I was going to call this Blog; The Challenges Of Training Urban Puppies. Then I realised it should simply be called; Training Urban Puppies, because I think calling it a challenge is unfair. Young dogs, like us, are brilliant at adapting to their environment- we just have to support them along the way. We can use smart training techniques, a lot of love, and understanding to help our dogs feel happy and confident in many different city environments & situations.
Making a list of things your pup is likely to be “confronted with ” whilst living in the city is a great tool to help you focus and plan. However, as your urban life with your canine evolves, it’s important that you continue to evolve your training too. Making a second list of all the things you didn’t think of in the first place will become vital. And that’s because cities and towns, big or small, will always surprise you and you’ll realise too late that you forgot to socialise your puppy to large bottomless lifts at the new trendy shopping centre or Hen Parties on Public Transport, or accustom them to Kids on Scooters and other potentially distressing situations. Of course, what distresses one dog may not distress another- just as with humans; many take a hen party in their stride!
Introducing your puppy to as many of your routines as possible early in his life (the major part of socialisation should be done by his 15th week) is imperative. Especially if they include taking public transport, being left alone for a while, visiting friends, pubs, bars, cafes, work events, taking Black Cabs, the list goes on. Once you’ve introduced these routines, your dog can preempt what will happen next in the day, and gear up for it. This will help him stay strong and positive. If these routines are not introduced in a positive way to start with, repetition will not alleviate any negative behaviours so it’s worthwhile trying to get it right from the start. Getting the dog cognitively engaged through training during the discovering stage is so important- it also makes it more fun and interesting for us.
There is a misconception that you have to live in the countryside or have a garden to be a suitable dog guardian. Hogwash! We have beautiful parks and green spaces. Sure, we don’t have rolling countryside, but we can get creative to use what we have and make the best of it.
Scent games for example are a wonderful way to train our dogs, positively engage with them, and keep their brains and body on the move. Your dog will be exhausted after a session. You can enrol in courses early. On a rainy day, when the streets of the city are wet and gloomy and the parks too muddy, a good scent game session at home can totally replace your second walk of the day. I should be clear here; it should not come instead of your main daily walk, and some breeds or individuals might still need their two walks a day (or more).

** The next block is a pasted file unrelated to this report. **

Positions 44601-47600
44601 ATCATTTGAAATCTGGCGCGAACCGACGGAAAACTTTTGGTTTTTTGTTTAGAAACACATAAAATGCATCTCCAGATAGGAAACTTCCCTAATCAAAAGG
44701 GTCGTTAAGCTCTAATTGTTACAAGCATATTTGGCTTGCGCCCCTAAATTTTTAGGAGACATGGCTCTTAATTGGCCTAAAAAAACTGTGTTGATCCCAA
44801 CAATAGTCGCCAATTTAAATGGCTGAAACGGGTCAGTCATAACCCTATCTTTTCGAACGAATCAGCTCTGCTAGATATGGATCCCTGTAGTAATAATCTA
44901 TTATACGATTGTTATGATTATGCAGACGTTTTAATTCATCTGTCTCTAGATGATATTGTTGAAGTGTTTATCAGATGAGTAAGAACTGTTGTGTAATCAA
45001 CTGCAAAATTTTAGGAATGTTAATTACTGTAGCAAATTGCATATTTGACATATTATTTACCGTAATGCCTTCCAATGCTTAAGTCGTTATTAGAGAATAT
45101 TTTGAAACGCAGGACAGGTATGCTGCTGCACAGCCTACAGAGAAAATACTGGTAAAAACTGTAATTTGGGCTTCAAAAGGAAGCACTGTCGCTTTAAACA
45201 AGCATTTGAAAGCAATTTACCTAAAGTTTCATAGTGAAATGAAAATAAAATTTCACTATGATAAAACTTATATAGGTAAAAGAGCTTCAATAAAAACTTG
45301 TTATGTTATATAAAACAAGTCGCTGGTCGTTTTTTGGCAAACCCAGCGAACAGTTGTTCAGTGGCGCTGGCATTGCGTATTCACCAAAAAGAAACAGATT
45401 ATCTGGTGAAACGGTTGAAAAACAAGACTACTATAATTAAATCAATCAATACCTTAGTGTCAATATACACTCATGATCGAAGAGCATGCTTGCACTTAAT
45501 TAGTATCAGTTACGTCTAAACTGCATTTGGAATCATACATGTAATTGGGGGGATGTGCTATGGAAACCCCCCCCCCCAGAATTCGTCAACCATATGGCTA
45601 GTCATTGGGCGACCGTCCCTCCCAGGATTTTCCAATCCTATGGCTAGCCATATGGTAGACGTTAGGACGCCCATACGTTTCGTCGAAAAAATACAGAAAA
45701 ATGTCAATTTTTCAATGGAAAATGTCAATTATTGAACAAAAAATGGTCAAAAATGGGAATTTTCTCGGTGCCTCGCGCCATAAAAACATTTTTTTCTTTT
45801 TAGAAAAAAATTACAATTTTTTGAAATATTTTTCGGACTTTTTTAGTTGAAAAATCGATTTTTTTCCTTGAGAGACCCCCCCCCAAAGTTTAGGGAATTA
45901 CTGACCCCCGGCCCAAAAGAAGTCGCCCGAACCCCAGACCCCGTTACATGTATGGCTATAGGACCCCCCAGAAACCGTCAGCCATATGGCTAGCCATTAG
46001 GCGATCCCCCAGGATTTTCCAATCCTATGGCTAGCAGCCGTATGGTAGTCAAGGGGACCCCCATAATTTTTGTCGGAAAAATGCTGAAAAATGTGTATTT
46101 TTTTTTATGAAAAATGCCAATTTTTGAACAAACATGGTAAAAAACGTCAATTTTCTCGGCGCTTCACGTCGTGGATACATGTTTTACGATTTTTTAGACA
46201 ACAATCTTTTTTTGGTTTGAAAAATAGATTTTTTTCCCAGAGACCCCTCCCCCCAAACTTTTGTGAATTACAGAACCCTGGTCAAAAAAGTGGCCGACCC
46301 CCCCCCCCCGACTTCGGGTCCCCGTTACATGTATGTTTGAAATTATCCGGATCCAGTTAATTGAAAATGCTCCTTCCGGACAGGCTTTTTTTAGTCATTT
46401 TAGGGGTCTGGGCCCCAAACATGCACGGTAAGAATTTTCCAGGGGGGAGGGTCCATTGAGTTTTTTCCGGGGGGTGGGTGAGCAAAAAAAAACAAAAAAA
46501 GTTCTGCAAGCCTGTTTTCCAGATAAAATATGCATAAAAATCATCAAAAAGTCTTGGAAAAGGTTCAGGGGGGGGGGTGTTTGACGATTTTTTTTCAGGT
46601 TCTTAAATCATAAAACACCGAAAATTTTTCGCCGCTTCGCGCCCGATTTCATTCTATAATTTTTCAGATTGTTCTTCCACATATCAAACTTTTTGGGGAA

One thing that I love about dog ownership in the city is that it often creates a wonderful community. More and more on the news we hear about loneliness. Having a dog is a wonderful way to meet people and, of course, other dogs (which is another important part of socialisation). But we should remember two things.
It’s not because you have a dog that people will be nice to you; sometimes quite the opposite in fact (also, if you don’t clean up after your dog you might infuriate the neighbourhood. Be warned).
Yes, walking a dog is a wonderful way to meet the locals but you should remember your dog always comes first. Here are a few useful city park etiquettes:
- Socialisation does not mean your your puppy must play with every dogs on the planet. Walking in large park without stoping to say hi to everyone along the way will be a very good introduction to how you would like him to behave in a few years. If it's not acceptable for a two year old human to do it, don't let your puppy rehearse the behaviour.
- If you chose to go in a dog area, and if it is already in use, kindly ask if you can come in and if the dog(s) there are friendly.
- Bring a ball/ toy (even if your puppy doesn’t yet play at home with one). This can help if your dog suddenly decides to play with the other dogs’ toys, or needs a distraction. Always ask the other owners before introducing your ball to the equation if it is Ok to do so. Some dogs can become possessive over balls. So always double check.